The annual event was drawn to a temporary close in 2011 when 5,000+ visitors attended over two days. Thompson & Morgan New Product Development Manager, Michael Perry, explained: “The success of our open days was part of their temporary demise; our site just couldn’t cope with the numbers coming to see our displays. Our catalogues and online listings show off the Thompson & Morgan range perfectly, but there’s nothing like the chance of seeing everything at its peak of summer growth before your eyes. We’ve been looking to bring the open days back in a format that works for us, our customers – and the local road network!”
Hanging basket trials 2014
Jimmy’s Farm, likewise based on the outskirts of Ipswich, is the perfect partner venue for reviving this popular event. Already established as a favourite Suffolk visitor attraction, it is able to cope with traffic, parking, coach parties and thousands of visitors. What’s more, it is open daily to the public, so what once had to be crammed into a single weekend on a working site can now be explored at leisure from 1st July right though to September.
A brand new Thompson & Morgan Garden has been built at the well-known attraction to showcase a snap shot of the company’s technical growing trials. Over 1,000 containers (including the company’s own Tower Pots™, Easy Fill Baskets and Flower Pouches™) will be put on display to showcase its seed and plant offering. Existing customer favourites will be set alongside soon-to-launch exclusives from its 2016 seed and plant range. Thompson & Morgan fruit and vegetables will be given special focus in a series of square metre growing beds. Expect to see particular emphasis given to fuchsias, sweet peas, cosmos and tomatoes. Visitors will also get an opportunity to see how the company’s new incredicompost® and incredirange® of fertilisers work in combination to bring the best ever results to all parts of the garden, especially patio containers and baskets.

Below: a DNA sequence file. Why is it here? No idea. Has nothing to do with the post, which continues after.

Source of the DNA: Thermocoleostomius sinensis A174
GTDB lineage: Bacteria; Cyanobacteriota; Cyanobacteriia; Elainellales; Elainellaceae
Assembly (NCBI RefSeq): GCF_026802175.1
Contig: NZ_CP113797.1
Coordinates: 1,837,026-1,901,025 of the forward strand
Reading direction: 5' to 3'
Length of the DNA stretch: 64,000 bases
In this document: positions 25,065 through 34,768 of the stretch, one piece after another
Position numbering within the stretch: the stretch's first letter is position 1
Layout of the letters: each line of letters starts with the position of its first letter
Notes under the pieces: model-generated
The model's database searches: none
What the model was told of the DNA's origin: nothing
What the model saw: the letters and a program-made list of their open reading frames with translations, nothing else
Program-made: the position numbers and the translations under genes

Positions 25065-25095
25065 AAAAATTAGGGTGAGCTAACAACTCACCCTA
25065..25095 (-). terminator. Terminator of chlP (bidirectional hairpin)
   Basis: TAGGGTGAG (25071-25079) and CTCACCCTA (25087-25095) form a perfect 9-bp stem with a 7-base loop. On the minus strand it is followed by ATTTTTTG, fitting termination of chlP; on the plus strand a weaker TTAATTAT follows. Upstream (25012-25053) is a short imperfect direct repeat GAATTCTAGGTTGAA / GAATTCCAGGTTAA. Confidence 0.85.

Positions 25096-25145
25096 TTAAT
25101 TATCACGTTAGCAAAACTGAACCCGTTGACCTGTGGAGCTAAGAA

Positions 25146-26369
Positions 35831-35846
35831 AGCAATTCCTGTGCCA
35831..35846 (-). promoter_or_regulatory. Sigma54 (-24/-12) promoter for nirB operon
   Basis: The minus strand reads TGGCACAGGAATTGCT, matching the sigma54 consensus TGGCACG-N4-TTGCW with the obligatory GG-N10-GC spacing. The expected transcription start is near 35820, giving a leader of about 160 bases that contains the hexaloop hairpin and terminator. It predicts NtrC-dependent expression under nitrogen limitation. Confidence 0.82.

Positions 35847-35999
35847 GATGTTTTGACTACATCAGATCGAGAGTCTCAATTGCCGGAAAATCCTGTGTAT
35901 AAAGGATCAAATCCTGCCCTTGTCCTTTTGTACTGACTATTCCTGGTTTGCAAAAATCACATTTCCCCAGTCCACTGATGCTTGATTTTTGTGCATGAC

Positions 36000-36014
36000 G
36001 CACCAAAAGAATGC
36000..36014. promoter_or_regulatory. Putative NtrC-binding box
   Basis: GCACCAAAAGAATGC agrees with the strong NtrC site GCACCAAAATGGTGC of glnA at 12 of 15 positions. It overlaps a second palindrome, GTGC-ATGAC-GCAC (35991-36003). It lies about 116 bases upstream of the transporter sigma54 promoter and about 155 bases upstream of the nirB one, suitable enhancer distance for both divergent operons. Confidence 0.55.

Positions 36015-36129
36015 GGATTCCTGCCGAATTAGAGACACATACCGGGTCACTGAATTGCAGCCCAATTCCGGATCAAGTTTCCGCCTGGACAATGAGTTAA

Farm owner Jimmy Doherty said: “I’m so excited that Thompson & Morgan are bringing their show gardens to the farm. Growing is a big part of what we do here and we hope it’ll inspire many gardeners to get green fingered.”
The garden joins a host of free attractions at the farm including rare breed animals, top class restaurant and butchery, as well as craft and gift stores. The gardens will be closed to the public during Jimmy’s Sausage & Beer Festival weekend (25-26 July).
For opening times and directions see www.jimmysfarm.com
Follow Thompson & Morgan on Facebook and Twitter (#TMopengarden) to stay informed on the latest happenings with the Thompson & Morgan Garden at Jimmy’s Farm.
The year is moving on at a pace and there are only a few weeks to go until the garden gate is opened again for a summer season of fundraising for a number of charities. This year we will open for the National Gardens Scheme, the RNLI, PSPA and Macmillan Cancer Support, a total of 16 public days as well as the visits by appointment too!
For the 3rd year running we will have many Thompson & Morgan plants on show in the garden! The 2 trees we trialled in the first year, the Cox’s Orange Pippin and the Plum Claude Reine have grown a great deal and are full of blossom at the moment. Under the plum tree is one of my new features for 2015, a vintage children’s horse, mounted on a frame to look as though it is vaulting the hedge!